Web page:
At Large  March 8, 2022  Art & Object Staff

11 Lesser-Known Women Artists from Art History

Created: Tue, 03/08/2022 - 09:00
Author: jeremy

When you ask people to name their favorite artist, and a female artist is given, the same names always seem to come up: O'Keeffe, Kahlo, and Cassatt. While all three made incredible art, there are countless other women artists who deserve to be household names. In this roundup, we shine the spotlight back on eleven of our favorite lesser-known female artists from our art history coverage.

Perhaps after reading our roundup, you will walk away with a new favorite artist!

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Courtesy the Barnes Foundation
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Berthe Morisot
Berthe Morisot, Woman at Her Toilette, 1875-1880

“Despite being a founding member and leading artist in the Impressionist movement, Morisot is often overshadowed in art history by her now more famous male contemporaries. Claude Monet, Edgar Degas, and Pierre-Auguste Renoir are household names, while Morisot has remained more obscure. This exhibition seeks to reassert her place in art history as an essential member of this movement with a huge influence on modern art.” 

From “Berthe Morisot Reclaims her Place in Art History" - October 2018

 

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Courtesy Hauser & Wirth and Foksal Gallery Foundation.
Erna Rosenstein, Pomniki (Monuments),1955.
Erna Rosenstein
Erna Rosenstein, Pomniki (Monuments), 1955.

“Much of Erna Rosenstein’s Surrealist artwork has the character of children’s book illustrations—enchanting, vibrant, with a feathery application—but that’s only part of it. In one painting, a small train chugs across a bleak landscape, its chimney piping a trail of smoke. Where puffy cumulus clouds should float above the horizon, there are—inexplicably—two smiling, disembodied faces. The surrealism of Rosenstein’s work comes from the way something so bewitching can also be nightmarish, bodily, ironic, and enigmatic.” 

From “How Erna Rosenstein Created Fairy Tales to Process Trauma” - November 2021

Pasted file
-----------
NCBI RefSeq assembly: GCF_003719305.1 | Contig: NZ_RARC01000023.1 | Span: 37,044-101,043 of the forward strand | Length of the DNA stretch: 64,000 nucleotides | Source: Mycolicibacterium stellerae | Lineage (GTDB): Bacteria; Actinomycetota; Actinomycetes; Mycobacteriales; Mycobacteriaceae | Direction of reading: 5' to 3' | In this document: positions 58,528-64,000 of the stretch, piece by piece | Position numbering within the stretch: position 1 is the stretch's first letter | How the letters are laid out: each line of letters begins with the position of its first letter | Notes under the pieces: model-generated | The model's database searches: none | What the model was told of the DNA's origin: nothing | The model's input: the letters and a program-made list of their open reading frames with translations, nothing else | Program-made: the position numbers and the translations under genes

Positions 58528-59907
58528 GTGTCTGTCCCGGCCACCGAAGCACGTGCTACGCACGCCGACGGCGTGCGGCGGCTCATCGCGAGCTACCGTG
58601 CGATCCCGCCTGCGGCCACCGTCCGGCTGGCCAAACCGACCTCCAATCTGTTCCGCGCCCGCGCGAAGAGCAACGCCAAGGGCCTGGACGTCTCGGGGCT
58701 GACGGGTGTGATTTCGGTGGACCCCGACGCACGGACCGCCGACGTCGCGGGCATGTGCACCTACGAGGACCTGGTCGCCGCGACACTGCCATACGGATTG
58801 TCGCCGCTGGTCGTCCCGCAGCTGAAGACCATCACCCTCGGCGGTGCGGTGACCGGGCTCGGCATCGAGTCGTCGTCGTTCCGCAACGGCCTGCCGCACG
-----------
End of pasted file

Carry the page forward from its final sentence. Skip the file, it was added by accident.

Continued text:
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White House Collection/White House Historical Association
alma thomas painting
Alma Thomas
Alma Thomas, Resurrection, 1966, Acrylic and Graphite.

“The White House Collection acts as a non-profit, using donations to build their collection. The Obamas chose this vibrant Alma Thomas painting to grace the redecorated dining room, hanging opposite a Robert Rauschenberg painting. A teacher and member of the Washington Color School, Thoman left a major mark on the arts in Washington. This is the first artwork in the White House Collection by an African-American woman.”

From “The Artworks Selected by the Bidens for the White House” - January 2021

 

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Oakland Museum of California
Agnes Pelton, Orbits, 1934.
Agnes Pelton
Agnes Pelton, Orbits, 1934.

Few outside of Cathedral City, California, noticed when Agnes Pelton died in 1961. Although her close community of friends and neighbors mourned the artist who had painted compelling works that reflected her intensive studies of esoteric beliefs, the art world had largely ignored her visionary compositions. Many who did remember her work were only familiar with Pelton’s more conventional desert landscapes that she painted to support herself. Now Pelton’s abstractions are finally getting the mainstream acclaim they lacked during her lifetime.” 

From “Agnes Pelton: The Forgotten Woman Modernist Inspired by Nature’s Unseen Forces” - March 2020

 

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Berlin State Museums/ Berlinische Galerie
Lotte Laserstein, Evening Over Potsdam, 1930, oil on panel.
Lotte Laserstein
Lotte Laserstein, Evening Over Potsdam, 1930. Oil on panel.

The heavy mood captured in Lotte Laserstein’s oil-on-wood masterpiece, Evening Over Potsdam, reflects the time in which it was painted. The year was 1930, and the Roaring Twenties–a decade in which the artist flourished professionally and received much recognition for her work–had given way to the Great Depression. Laserstein, who was Jewish, was forced by the Nazis to close down her painting school five years later. She fled to Sweden in 1937. Her extraordinary body of work fell into obscurity. But decades later, Laserstein has been rediscovered. A small gallery exhibition in London in 1987 was followed by a 2003 show at Berlin’s Ephraim Palais organized by the Verborgene Museum (Secret Museum), which specializes in promoting the work of forgotten female artists.”

From “WWII Nearly Ended Her Career, Now a Jewish Painter Earns Late Recognition” - June 2019

 

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MAS - Museum aan de Stroom
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Michaelina Wautier
Michaelina Wautier, Portrait of Two Girls as the Saints Agnes and Dorothy, circa 1650s.

“Katlijne Van der Stighelen was looking for a portrait by Baroque Flemish artist Anthony Van Dyck, not a nine-by-eleven-foot mythological painting by a forgotten seventeenth century woman artist. During the Belgian art history professor’s visit to the storeroom of the Kunsthistorisches Museum in Vienna twenty-five years ago, a curator was leading her to the unexhibited Van Dyck when they passed a monumental work by another artist’s hand. Bacchanal (c. 1656) was instantly eye-catching, and Van der Stighelen found it odd that a work of such masterful skill should languish in absolute obscurity.”